New Zealand Group Favourites
07 Sep 2007
By: Zac Ritchie
New Zealand have been described as favourites for Group C although Sri Lanka will be nipping at their heels to be the best side.
New Zealand are the second most experienced Twenty20 international side, aside from England, and have a good record of three wins (one via a bowl-off) and two losses. It was them who played the first ever Twenty20 game against Australia and tasted success in their second game against South Africa thanks to a combination of slow bowlers who have proved effective at this level.
The interesting choice of pushing Brendan McCullum up the order to open batting will be a key factor in whether New Zealand are successful. McCullum has the ability to single-handedly snatch the game away from the opposition by taking advantage of the compulsory six overs of power plays. While he hasn?t experienced much success in ODI cricket as an opener, he has always got the team off to a blistering start with his power hitting. His partner at the top of the order is likely to be Lou Vincent as the Black Caps look to clear the infield during the first six overs.
Jacob Oram has been confirmed as batting at first-drop during the tournament, which means the top order will be full of big hitting batsmen. Ross Taylor, Peter Fulton and Scott Styris form an intimidating middle order of talented stroke players who can clear the ropes with ease. With the exclusion of former skipper Stephen Fleming, the onus has come on Styris to be the mainstay at #5 or #6 while the four batsmen above him will look to dominate the early bowling; Styris is capable of building on a good start or consolidating if early wickets fall. Newcomer Gareth Hopkins will take the wicket keeping gloves and bat at #7.
The fast bowling stocks look weak, with only Shane Bond having been effective at international level while Chris Martin and Mark Gillespie both have the tendency to be wayward and expensive. Skipper Daniel Vettori will again form a duo with off-spinner Jeetan Patel, a very effective pairing in limited overs cricket. Nathan McCullum and Bradley Scott, two seasoned campaigners in domestic cricket, add more depth to the bowling attack and could play big parts in the tournament if some of their more senior colleagues succumb to injury.
One the surface Sri Lanka look to be one of the favourites for this World Cup and their three Twenty20 games at international level have yielded good results. They have good experience with seasoned campaigners like Sanath Jayasuriya and Chaminda Vaas to mix in with the raw talent of Lasith Malinga and Chamara Silva.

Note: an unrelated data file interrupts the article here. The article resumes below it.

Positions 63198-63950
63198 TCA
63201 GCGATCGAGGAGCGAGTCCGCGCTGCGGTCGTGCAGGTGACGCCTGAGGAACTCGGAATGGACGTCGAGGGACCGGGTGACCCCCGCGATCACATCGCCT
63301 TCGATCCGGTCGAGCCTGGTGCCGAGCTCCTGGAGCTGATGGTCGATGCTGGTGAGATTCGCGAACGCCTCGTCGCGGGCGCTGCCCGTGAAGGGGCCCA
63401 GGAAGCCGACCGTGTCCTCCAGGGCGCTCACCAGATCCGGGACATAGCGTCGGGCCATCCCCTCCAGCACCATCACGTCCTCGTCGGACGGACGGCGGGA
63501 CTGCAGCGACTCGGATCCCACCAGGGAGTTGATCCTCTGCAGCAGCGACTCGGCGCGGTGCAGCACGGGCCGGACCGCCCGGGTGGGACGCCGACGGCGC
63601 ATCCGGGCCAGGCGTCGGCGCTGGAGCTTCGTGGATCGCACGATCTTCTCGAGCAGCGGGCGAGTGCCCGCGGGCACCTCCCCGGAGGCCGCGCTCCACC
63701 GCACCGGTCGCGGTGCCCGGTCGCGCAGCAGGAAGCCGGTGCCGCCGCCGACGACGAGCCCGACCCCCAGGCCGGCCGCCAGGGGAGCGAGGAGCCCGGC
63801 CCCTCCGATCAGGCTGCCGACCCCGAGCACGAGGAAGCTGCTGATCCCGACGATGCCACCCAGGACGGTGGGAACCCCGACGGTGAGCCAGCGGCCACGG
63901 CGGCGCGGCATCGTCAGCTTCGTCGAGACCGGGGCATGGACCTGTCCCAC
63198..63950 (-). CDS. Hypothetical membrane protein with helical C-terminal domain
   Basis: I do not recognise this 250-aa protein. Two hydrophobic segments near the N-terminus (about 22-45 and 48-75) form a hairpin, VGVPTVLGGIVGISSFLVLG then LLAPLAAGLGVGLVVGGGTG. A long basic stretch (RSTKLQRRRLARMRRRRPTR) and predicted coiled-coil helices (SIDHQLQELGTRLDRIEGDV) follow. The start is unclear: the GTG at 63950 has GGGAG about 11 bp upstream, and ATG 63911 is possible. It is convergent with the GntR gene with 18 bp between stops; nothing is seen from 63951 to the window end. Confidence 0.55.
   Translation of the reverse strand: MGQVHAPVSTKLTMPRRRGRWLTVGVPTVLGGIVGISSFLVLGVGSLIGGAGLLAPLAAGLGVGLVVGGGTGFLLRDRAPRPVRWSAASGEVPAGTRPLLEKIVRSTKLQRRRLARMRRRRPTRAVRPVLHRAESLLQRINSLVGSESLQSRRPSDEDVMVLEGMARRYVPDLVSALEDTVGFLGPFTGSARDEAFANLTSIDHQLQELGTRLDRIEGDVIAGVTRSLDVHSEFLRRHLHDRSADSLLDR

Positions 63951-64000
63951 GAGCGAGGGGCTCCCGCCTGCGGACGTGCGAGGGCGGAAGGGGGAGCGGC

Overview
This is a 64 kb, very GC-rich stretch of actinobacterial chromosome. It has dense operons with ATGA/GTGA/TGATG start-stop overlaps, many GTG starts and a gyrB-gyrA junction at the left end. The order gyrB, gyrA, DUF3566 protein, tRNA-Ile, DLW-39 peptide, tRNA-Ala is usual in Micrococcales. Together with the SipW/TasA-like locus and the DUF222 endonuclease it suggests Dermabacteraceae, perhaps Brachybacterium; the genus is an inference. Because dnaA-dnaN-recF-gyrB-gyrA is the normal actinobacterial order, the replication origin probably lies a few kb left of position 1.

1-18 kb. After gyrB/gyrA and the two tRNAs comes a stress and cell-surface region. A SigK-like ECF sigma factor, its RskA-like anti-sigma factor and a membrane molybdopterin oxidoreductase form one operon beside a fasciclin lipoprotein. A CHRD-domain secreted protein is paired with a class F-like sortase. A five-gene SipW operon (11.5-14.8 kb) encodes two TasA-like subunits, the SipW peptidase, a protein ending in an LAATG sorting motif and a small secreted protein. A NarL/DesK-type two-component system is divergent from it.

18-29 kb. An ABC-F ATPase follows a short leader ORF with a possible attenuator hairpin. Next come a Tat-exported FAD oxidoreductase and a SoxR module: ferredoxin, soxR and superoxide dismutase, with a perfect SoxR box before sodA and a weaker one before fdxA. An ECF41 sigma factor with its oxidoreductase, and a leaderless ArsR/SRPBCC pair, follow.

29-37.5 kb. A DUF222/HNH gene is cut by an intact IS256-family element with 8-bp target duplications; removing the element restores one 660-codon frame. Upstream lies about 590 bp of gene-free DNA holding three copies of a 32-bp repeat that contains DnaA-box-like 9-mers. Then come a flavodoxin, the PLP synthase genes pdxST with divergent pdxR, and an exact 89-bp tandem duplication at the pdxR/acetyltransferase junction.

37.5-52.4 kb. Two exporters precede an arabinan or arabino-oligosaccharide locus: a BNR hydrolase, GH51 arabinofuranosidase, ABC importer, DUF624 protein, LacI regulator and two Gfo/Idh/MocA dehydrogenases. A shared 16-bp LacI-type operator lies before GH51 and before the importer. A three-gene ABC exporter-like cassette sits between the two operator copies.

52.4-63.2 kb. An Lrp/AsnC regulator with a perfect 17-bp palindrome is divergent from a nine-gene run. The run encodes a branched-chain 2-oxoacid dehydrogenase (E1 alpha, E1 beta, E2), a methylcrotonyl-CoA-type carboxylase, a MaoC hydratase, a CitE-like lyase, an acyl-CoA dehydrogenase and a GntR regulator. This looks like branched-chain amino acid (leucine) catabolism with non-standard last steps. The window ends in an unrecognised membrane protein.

Jayasuriya will again be leading the charge for his team, with the veteran opener?s batting suited to the blockbusting style of Twenty20 cricket and his left-arm darts expected to be miserly and economic. It was he who single-handedly won the 1st Twenty20 international against New Zealand in 2006, taking 3/21 during his 4 overs and then launching a blitzkrieg on the Kiwi bowlers before finishing on 51* from just 23 balls.
The rest of the top order looks solid, with the silky Upul Tharanga accompanying Jayasuriya as his opening partner and the experienced pair of Mahela Jayawardene, the captain, and Kumar Sangakkara consolidating the batting line-up. Two big hitters in Chamara Silva and Tillakaratne Dilshan are expected to follow while the fight for #7 is still up for grabs as both Hasantha Fernando and Kaushal Lokuarachchi look to stake a claim.
The bowling attack looks shaky without spinning maestro Muttiah Muralitharan, who is missing the tournament due to an elbow injury, but the steadying influence of Chaminda Vaas and deadly yorker possessed by Lasith Malinga will be vital for Sri Lankan success. Farveez Maharoof and Gayan Wijekoon are expected to fill the other bowling slots, both also being handy lower-order batsman.
Kenya are the minnows of this group and expected to be whipping boys for their two opponents during this pool. However, they have caused some upsets in the past, most notably at the 2003 World Cup where they reached the semi-finals. Poor form in the quadrangular warm-up tournament against Pakistan, Bangladesh and Uganda, failing to win a game, means the outlook is bleak for this small nation.
A fragile but talented batting line-up will likely be blown away by the pace of Shane Bond and Lasith Malinga. Steve Tikolo is easily the pick of the batsmen, some consider him the finest associate player ever, but it will be hard for one man to hold together a team. The Obuya brothers, David and Collins, are two of the more experienced Kenyan players and will offer some support. There is also the extremely skilful Tanmay Mishra, who has yet to stamp his mark on international cricket.
The bowling attack is much more impressive with Thomas Odoyo, Peter Ongondo and Nehemiah Odhiambo forming the trio of fast-medium bowlers, ably supported by Steve Tikolo who is a useful all-rounder. Collins Obuya will contribute some leg-spin to the cause but the name to watch is Hiren Vairaya, the left-arm orthodox bowler who will be looking to further his success at international level and is likely to be the Kenyan?s best bowler.
New Zealand look to have the most well-rounded squad but the exclusion of Stephen Fleming is sure to hurt their chances as they search for glory. Some experimentation is likely to take place, with talk of Jacob Oram batting at #3 and Jeetan Patel opening the bowling. Sri Lanka will be missing Muttiah Muralitharan as their best attacking weapon, but the class and experience of Jayasuriya, Sangakarra and Jayawardene at the top of the order may well prove too much for their opponents while the ever reliable Chaminda Vaas and deadly Lasith Malinga could run through sides. Kenya are the also rans for this pool, capable of causing an upset, but ultimately unlikely, although teams should watch out for Steve Tikolo who will put up strong resistance.
1st: New Zealand, 2nd: Sri Lanka, 3rd: Kenya